At Paramount Siding and Windows in Denver, we are dedicated to finding the right windows for every customer’s needs. This week, our blog is all about casement windows. We will explain how casement windows work, and why they may or may not be suitable for certain spaces. We’ll also share insider tips on the best placement strategy for casement windows and how to make the most of their benefits.
First of all, what is a casement window? Any window hinged on the side that fully opens by swinging outward is known as a casement style window. Usually, they are opened using a crank handle, allowing precise control over the angle of opening. It is also possible to find casement windows that open without a handle. These typically use a casement stay to remain open at the desired angle, even in windy conditions.
Sometimes customers confuse casement windows with awning or hopper windows. Both of these window styles also open outwards, but awning windows are hinged at the top, and hopper windows are hinged at the bottom. Casement windows are particularly suited for placement in hard-to-reach locations, such as above the kitchen sink. Their accessible crank handle allows easy opening and closing. The crank handle also makes the window much more difficult to open from the outside, contributing to a higher home security level.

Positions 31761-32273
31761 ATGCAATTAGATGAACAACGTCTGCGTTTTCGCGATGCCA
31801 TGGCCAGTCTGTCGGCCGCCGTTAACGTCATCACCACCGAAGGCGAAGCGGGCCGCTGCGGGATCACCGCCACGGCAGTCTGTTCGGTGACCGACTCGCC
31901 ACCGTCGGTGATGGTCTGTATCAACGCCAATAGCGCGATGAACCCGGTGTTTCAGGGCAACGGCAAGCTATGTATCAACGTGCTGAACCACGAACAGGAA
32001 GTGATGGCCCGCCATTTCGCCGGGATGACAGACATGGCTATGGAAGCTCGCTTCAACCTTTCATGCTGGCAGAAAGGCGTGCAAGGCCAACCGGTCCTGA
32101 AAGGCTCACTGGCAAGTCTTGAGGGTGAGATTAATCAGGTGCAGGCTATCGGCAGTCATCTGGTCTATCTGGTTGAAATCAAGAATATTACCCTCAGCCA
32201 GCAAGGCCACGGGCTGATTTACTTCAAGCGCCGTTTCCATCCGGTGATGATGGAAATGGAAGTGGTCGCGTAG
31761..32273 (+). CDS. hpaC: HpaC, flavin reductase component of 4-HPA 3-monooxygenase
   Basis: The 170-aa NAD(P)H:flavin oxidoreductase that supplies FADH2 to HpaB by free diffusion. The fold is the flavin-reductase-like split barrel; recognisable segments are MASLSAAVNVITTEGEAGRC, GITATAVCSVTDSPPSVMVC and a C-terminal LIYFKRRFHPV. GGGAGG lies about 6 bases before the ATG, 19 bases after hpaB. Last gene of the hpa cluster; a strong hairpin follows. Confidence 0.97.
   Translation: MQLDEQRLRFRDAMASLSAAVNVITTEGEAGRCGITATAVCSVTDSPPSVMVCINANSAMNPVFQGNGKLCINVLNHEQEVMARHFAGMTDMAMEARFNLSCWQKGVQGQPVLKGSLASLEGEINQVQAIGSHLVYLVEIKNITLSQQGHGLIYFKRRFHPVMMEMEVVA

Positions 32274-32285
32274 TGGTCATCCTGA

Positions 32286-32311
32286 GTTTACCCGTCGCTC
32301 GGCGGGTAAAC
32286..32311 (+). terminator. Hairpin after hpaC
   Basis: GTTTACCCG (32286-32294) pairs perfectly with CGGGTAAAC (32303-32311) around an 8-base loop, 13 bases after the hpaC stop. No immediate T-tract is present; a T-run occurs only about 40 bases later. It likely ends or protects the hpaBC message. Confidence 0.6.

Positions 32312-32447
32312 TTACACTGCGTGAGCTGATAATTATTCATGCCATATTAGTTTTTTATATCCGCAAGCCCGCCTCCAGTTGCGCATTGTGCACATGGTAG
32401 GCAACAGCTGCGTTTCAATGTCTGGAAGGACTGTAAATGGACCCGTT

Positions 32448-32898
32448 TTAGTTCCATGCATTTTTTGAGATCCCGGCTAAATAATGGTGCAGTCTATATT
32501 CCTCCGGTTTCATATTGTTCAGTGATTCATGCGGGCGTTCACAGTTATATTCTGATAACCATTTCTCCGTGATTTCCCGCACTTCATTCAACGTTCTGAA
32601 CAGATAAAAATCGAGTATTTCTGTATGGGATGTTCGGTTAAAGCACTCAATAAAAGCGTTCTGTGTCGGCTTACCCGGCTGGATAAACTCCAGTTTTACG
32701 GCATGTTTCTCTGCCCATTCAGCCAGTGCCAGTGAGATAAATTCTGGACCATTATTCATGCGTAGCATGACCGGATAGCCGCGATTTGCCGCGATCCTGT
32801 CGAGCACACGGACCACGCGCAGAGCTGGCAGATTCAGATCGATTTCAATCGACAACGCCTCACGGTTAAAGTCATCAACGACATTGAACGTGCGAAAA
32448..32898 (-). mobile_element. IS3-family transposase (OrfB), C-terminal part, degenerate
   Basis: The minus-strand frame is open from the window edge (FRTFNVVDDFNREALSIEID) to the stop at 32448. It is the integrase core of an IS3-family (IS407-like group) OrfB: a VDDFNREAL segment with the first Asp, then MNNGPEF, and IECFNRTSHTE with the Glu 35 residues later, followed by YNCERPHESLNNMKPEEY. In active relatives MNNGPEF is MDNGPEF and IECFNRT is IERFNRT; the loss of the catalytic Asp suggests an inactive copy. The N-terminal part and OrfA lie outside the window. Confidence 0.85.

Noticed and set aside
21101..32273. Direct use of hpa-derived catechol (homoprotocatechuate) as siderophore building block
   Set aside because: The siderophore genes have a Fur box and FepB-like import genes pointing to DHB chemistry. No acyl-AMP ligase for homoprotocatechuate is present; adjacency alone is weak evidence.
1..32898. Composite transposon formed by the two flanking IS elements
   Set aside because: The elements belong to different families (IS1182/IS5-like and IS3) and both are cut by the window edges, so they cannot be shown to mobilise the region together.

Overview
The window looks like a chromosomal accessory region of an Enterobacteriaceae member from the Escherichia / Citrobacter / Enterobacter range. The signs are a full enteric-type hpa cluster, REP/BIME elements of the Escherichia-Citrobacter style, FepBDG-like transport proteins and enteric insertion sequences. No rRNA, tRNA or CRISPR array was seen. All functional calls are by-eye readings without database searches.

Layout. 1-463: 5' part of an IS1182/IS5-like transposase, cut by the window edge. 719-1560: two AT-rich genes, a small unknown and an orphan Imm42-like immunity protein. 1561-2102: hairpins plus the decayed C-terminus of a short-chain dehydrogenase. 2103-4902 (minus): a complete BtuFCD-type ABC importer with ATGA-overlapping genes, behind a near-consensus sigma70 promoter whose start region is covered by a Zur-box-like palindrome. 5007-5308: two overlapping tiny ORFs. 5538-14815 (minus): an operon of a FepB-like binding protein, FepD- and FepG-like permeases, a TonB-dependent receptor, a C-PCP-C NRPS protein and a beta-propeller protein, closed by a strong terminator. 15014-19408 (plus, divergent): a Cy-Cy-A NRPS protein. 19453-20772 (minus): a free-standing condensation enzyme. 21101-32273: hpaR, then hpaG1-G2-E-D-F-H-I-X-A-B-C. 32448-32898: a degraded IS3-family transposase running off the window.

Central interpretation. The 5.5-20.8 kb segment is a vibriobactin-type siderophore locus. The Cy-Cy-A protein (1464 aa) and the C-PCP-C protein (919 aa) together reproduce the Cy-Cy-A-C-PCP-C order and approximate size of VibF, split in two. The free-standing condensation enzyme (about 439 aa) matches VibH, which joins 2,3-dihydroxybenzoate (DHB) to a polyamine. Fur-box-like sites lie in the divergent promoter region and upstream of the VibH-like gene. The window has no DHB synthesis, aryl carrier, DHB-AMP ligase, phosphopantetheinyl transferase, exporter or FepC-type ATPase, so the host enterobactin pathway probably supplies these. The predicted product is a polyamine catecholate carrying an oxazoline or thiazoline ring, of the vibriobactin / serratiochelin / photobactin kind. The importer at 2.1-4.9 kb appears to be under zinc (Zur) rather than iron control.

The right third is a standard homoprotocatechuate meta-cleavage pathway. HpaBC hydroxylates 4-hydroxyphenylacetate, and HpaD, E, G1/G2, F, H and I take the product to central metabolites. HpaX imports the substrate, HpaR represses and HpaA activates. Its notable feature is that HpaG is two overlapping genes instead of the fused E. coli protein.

With casement windows, it is up to the homeowner to choose on which side to have the window hinged. The crank handle is placed on the opposite side of the hinges. There are some basic guidelines to follow, taking into account aesthetics and practicality. Most customers here in Denver choose to put the crank handle on the side of their dominant hand for easy opening and closing, especially if it is in an awkward position.
If you have a pair of casement windows, that are placed directly next to each other, or on either side of a central picture window or bay window, you should have the hinges positioned on the outside. This will allow the two windows to open from the center, instead of opening like pages of a book. This creates the illusion of increased space and looks much more pleasing to the eye. For single casement windows, placing the hinged side towards the closest corner of a room will emphasize the appearance of continuous open space.
Casement windows are an exceptional choice if you want a well-ventilated home. They can open completely, allowing maximum airflow. The crank system also lets you set them at the right angle to catch a breeze and direct it indoors. If you have a pair of casement windows on opposite sides of the house (or room), you should have one hinged on the right side and the other hinged on the left side. This encourages the movement of fresh air through your home.
Now that you know all about casement windows, nothing is stopping you from making the best decision for your home windows. Contact us here at Paramount Siding and Windows in Denver to request an in-home consultation or to view our range of casement windows from top brands.